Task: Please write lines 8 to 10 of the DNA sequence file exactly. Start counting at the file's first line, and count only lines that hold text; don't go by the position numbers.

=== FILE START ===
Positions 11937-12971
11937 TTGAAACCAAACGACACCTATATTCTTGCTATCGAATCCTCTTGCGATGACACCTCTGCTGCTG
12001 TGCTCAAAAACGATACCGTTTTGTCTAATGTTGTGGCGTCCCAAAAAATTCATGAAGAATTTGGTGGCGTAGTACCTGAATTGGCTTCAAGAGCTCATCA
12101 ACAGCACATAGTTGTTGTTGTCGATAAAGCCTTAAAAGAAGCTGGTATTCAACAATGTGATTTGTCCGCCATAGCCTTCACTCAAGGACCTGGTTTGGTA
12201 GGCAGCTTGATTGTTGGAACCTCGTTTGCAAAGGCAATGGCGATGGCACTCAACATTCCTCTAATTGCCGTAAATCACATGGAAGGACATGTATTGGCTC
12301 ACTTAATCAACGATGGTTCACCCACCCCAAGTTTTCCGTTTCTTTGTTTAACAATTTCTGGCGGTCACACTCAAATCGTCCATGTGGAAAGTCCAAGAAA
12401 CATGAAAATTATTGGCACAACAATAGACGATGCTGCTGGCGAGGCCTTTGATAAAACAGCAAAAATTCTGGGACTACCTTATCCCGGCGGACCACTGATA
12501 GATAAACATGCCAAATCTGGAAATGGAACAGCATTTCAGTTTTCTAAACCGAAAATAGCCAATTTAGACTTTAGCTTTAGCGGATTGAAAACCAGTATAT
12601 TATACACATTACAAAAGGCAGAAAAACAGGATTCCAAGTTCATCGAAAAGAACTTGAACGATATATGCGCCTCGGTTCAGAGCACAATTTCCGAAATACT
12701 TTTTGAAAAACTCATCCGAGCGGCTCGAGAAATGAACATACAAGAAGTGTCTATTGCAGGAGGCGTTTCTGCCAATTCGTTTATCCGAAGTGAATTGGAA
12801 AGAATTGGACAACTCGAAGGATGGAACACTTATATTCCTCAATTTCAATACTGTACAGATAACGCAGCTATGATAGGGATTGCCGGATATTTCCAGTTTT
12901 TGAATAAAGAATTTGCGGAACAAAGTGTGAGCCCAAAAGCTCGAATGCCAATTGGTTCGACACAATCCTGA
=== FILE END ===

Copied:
12501 GATAAACATGCCAAATCTGGAAATGGAACAGCATTTCAGTTTTCTAAACCGAAAATAGCCAATTTAGACTTTAGCTTTAGCGGATTGAAAACCAGTATAT
12601 TATACACATTACAAAAGGCAGAAAAACAGGATTCCAAGTTCATCGAAAAGAACTTGAACGATATATGCGCCTCGGTTCAGAGCACAATTTCCGAAATACT
12701 TTTTGAAAAACTCATCCGAGCGGCTCGAGAAATGAACATACAAGAAGTGTCTATTGCAGGAGGCGTTTCTGCCAATTCGTTTATCCGAAGTGAATTGGAA